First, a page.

If you were to ask the parent of a teenager the one recommendation they would give to parents whose kids are fast approaching those years, they would likely say, “Keep communication open.”
As young children enter puberty, around 8-9 years old, they will continue to enjoy times alone with you talking about all kinds of issues. But as they mature, even as soon as 10 years old, they will likely begin to pull away from you and become less open with you.
So, what can you do to hold the door of communication open between you and your adolescent?
When school is out and you have more time to relax together as a family, simply enjoy your time with your adolescent. Make plans that help you remove the intensity of parenting a pre-teen and just have fun.
Fun, however, for an adolescent takes on a different meaning than it might for adults. Here are some suggestions for ways to make the time fun for your child and shows them outwardly that you understand their needs.
Give them time to themselves as a gift from you.
Plan activities that get their dopamine, risk-reward system, going. Put competitive outdoor activities into your summer plans and keep your adolescents moving.
Include their friends in some of your plans. Although having the family together is important, now that you have entered the world of adolescence, include their friends whenever possible. Believe me, this is a win-win for you; your child will be happy and you will get to know their friends better. Listen carefully during these times. You might learn some important information that will help you understand your adolescent a little better.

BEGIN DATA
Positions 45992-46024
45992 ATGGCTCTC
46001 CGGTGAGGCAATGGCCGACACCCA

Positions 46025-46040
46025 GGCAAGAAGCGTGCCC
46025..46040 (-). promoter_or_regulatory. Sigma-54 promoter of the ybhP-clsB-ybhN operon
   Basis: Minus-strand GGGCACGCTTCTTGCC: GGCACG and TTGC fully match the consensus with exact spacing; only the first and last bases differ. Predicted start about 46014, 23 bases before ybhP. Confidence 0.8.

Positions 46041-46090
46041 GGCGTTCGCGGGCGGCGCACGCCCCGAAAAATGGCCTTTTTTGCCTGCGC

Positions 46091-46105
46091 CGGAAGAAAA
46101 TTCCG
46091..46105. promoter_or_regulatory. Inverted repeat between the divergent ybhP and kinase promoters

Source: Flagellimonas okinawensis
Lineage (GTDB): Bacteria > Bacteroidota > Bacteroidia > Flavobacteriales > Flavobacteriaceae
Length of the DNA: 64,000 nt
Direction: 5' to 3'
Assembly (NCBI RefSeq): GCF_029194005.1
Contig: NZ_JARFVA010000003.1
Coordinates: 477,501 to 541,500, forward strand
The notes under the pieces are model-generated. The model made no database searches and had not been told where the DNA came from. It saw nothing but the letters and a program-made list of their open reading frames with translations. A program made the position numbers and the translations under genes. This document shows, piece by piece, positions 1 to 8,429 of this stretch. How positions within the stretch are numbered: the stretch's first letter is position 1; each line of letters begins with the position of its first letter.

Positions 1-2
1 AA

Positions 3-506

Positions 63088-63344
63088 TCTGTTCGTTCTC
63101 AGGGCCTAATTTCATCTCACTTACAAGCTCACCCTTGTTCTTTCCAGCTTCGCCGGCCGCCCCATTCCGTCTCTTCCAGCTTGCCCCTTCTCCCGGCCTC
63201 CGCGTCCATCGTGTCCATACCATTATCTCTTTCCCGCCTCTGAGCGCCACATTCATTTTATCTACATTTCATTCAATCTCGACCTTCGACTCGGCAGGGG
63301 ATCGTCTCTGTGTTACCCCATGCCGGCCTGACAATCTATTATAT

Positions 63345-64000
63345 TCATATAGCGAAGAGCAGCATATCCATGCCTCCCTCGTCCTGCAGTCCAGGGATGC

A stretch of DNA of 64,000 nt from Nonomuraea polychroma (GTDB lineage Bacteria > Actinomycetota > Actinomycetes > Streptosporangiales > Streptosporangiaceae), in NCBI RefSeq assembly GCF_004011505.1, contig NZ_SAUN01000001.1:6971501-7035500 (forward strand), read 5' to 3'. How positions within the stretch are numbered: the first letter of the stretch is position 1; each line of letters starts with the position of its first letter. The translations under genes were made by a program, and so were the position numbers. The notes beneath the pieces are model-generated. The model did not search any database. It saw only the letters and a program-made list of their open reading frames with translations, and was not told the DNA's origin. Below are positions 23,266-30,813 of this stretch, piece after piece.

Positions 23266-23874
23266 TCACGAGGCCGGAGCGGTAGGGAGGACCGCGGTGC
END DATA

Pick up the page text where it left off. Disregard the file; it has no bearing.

Encourage them to be part of the decision-making for your plans. They are at an age when choice is very important to them and if you include them, they are more likely to want to be part of what is decided. Be prepared for some interesting ideas offered by them.
While you are having fun with your adolescent this summer, be generous with hugs and compliments (as much as they will allow). They might resist, but inside, they will love it. Even though you say out loud how much you love them, and shower them with compliments and love, including them in planning, acknowledging their preferences for how they spend their time, and letting them have their friends around is solid PROOF for them. It’s you “walking the walk” of loving them and respecting them.
When your teen sees the proof that they have your respect, they will be more willing to share their trials and tribulations with you when they arise.
This is the ultimate parenting win!
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